EXACTLY midway between Košice and Prešov is Obišovce, a village set in a beautiful mountainous region.
The main source of employment for its inhabitants used to be mining, as can easily be guessed from the numerous pits and fragments of extracted ore lying all around.
Until the 1950s, many Obišovce inhabitants also worked as couriers. The job was so common that it even gave its name, at least indirectly, to the nearby remains of Zbojnícky Hrad, or Brigands’ Castle, as the couriers were frequently robbed on the road.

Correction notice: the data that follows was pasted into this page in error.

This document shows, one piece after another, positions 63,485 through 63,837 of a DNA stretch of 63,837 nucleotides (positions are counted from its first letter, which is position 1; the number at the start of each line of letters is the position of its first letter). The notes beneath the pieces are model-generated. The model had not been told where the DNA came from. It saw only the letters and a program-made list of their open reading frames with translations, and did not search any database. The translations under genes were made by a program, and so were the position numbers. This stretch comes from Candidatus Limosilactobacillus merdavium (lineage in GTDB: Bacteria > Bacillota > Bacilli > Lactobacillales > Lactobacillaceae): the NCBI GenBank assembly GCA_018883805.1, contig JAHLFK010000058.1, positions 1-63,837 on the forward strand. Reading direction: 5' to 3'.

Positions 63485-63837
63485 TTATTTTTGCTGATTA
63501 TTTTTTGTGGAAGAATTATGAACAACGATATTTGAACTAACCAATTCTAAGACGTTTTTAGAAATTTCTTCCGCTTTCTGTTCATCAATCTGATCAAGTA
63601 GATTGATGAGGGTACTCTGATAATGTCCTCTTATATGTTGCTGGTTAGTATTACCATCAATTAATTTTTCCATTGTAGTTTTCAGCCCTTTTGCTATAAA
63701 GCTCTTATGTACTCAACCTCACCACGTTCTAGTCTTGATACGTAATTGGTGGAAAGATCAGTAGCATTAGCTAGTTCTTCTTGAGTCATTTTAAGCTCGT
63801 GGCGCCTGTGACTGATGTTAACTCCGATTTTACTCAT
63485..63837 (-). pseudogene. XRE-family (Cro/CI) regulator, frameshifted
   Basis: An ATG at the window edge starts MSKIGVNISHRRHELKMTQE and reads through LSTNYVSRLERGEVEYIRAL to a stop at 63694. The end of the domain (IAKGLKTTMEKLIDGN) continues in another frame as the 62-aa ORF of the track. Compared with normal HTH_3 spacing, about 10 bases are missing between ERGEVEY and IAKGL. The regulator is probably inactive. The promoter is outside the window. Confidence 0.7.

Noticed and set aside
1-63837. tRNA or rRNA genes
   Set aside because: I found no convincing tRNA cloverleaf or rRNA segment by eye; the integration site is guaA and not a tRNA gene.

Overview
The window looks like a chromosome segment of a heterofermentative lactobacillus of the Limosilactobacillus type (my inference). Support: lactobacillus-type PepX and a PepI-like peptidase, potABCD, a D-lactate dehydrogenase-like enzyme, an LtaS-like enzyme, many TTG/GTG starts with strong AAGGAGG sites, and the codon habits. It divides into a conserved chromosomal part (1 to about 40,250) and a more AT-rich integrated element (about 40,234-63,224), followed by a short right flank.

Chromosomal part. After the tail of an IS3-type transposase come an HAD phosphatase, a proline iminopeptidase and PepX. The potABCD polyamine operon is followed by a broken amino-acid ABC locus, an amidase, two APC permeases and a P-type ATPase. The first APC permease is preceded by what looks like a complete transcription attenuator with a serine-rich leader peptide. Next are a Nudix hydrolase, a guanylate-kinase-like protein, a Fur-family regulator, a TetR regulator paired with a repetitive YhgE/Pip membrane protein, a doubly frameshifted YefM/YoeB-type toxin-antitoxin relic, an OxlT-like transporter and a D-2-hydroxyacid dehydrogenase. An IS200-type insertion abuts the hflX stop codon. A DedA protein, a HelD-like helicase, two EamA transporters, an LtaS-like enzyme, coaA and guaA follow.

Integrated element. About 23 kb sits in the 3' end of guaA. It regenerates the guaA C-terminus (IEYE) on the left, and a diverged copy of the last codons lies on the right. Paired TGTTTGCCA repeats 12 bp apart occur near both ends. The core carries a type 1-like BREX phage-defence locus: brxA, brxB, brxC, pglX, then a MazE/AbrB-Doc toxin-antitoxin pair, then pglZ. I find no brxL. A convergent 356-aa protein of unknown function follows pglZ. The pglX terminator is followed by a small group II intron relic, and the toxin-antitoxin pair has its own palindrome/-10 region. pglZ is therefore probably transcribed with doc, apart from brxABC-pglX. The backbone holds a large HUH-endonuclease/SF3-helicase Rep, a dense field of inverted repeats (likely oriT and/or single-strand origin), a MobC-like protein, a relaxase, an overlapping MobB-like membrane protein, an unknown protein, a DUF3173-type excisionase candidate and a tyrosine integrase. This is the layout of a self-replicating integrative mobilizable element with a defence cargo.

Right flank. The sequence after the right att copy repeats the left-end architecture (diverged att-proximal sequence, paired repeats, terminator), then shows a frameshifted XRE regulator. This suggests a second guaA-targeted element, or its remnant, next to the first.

In 1870, a railway was built to link Košice and Prešov, and the village of Kysak, situated only one kilometre away, became an important junction. This, of course, also meant new job opportunities for people from Obišovce.
Moreover, a 19th-century viaduct designed by Italian architects was erected in Obišovce. However, it did not survive the Second World War, being blown up by German soldiers in January 1945.
It would seem that the Germans were particularly set against Obišovce’s relics.
In the 19th century, two wheels from an ancient Roman cart were discovered near the village, a very precious find. One of them was later lost, but the other one is said to have been transported to England and put on display at a museum in Liverpool.
There, it is reported, its millennia-long existence was ended after a German bomb hit the building.
This postcard shows Obišovce as it looked in the 1920s.